13 Little Blue Envelopes, Maureen Johnson

Like, seriously. Ginny always wears her hair in braids. As far as I’m concerned, this chicky-pie is an impostor!

This book suffers from a serious case of “help, I’m trapped in the wrong cover!” To me it looks like what I’d call a “pink book”: something I could get away with as guilty-pleasure summer reading, but not recommending to a friend. Girly cover art notwithstanding, this is some pretty solid teen fiction.

It starts out with shy, 17-year-old Ginny’s receiving – you guessed it – thirteen little blue envelopes courtesy of her recently deceased Aunt Peg. Turns out, before she up and left behind her entire family without warning, and before she very rudely died a  drawn-out death without so much as letting them know, Aunt Peg had some pretty amazing adventures being a homeless-drifter-artist in Europe. As a sort of final goodbye, Peg sets up a 13-part cross-Europe scavenger hunt for her niece. (You know, instead of a card, or a phone call.)

The journey begins in London, where Ginny’s task is to become a “mysterious benefactor” to an artist of her choosing. Enter hunky ginger Keith, the first of many outlandish characters Ginny is about to get herself mixed up with. From there they head out to Scotland and meet another free-spirited artist reminiscent of her beloved aunt. This visit results in a tryst with the handsome bloke she picked up in London, and they end up parting ways. Thereafter Ginny finds herself traipsing through various cities, each with its own tasks and colorful individuals. She kisses the ridiculous Beppe in Rome, and tags along with a truly zany family in Amsterdam. She finds solace on a houseboat, and fast friends in Denmark. Along the way, Ginny is forced into new scenarios, slowly losing her shyness, gaining self-confidence, and realizing the importance of seizing the day. There’s a bit of romance and mystery thrown in, and many LOLs.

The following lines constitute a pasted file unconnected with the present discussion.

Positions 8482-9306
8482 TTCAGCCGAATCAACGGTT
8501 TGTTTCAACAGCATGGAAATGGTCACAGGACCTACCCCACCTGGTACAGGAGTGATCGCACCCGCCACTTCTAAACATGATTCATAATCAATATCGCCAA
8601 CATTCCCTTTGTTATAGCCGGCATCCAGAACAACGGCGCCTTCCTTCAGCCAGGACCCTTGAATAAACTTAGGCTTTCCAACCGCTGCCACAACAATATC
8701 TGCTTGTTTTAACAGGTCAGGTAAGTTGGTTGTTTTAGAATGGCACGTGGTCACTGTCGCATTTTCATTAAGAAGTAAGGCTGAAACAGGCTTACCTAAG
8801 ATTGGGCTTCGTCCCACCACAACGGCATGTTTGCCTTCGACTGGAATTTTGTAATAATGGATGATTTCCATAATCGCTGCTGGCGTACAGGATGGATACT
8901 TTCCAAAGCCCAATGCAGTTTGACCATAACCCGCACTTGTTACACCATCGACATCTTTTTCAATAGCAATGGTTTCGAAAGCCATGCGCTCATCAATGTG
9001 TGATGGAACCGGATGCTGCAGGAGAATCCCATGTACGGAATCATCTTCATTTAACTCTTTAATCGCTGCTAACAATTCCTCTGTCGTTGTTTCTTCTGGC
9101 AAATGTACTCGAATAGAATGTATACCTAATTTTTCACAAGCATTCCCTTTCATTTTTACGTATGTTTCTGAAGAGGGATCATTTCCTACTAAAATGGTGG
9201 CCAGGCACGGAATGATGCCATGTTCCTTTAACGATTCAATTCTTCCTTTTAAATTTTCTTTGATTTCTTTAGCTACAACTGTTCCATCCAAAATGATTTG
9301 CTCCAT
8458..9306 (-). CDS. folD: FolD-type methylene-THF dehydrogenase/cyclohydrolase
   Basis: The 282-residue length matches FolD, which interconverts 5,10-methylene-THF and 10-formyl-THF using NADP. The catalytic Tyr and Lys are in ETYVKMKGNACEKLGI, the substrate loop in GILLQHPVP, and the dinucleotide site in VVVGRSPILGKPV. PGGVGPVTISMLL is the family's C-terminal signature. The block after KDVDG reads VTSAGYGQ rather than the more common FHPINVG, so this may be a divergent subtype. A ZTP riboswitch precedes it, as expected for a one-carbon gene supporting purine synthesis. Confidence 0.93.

This is kinda more how I pictured Ginny.

But I have my criticisms. As one reviewer astutely pointed out, this book also suffers from a serious case of “DPS” (Disappearing Parent Syndrome). What parents let their lone seventeen year old daughter jet off to Europe on a moment’s notice?! Did I mention that Ginny isn’t allowed to call home? Or that she’s not allowed to open the envelopes and thus find out where she’s headed to next unless she’s finished the task in the one prior? It’s all a bit far-fetched. Still, I have to applaud Johnson’s talent as a writer – and her flair for odd details and personality quirks that make the far-fetched believable. (Why would there be a pineapple on the tube in London? I don’t know, but it just happens to be the sort of odd-ball thing you notice when travelling alone!) I laughed, I nearly cried, and I learned things along with Ginny. If you’re a young woman traveler, you’ll particularly enjoy this one – I’d give ‘er a good 3.5 out of 5. I’m excited to read the sequel, The Last Little Blue Envelope.

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  1. Pingback: Top Ten New-To-Me Authors I Read In 2013 | A Novel Thing

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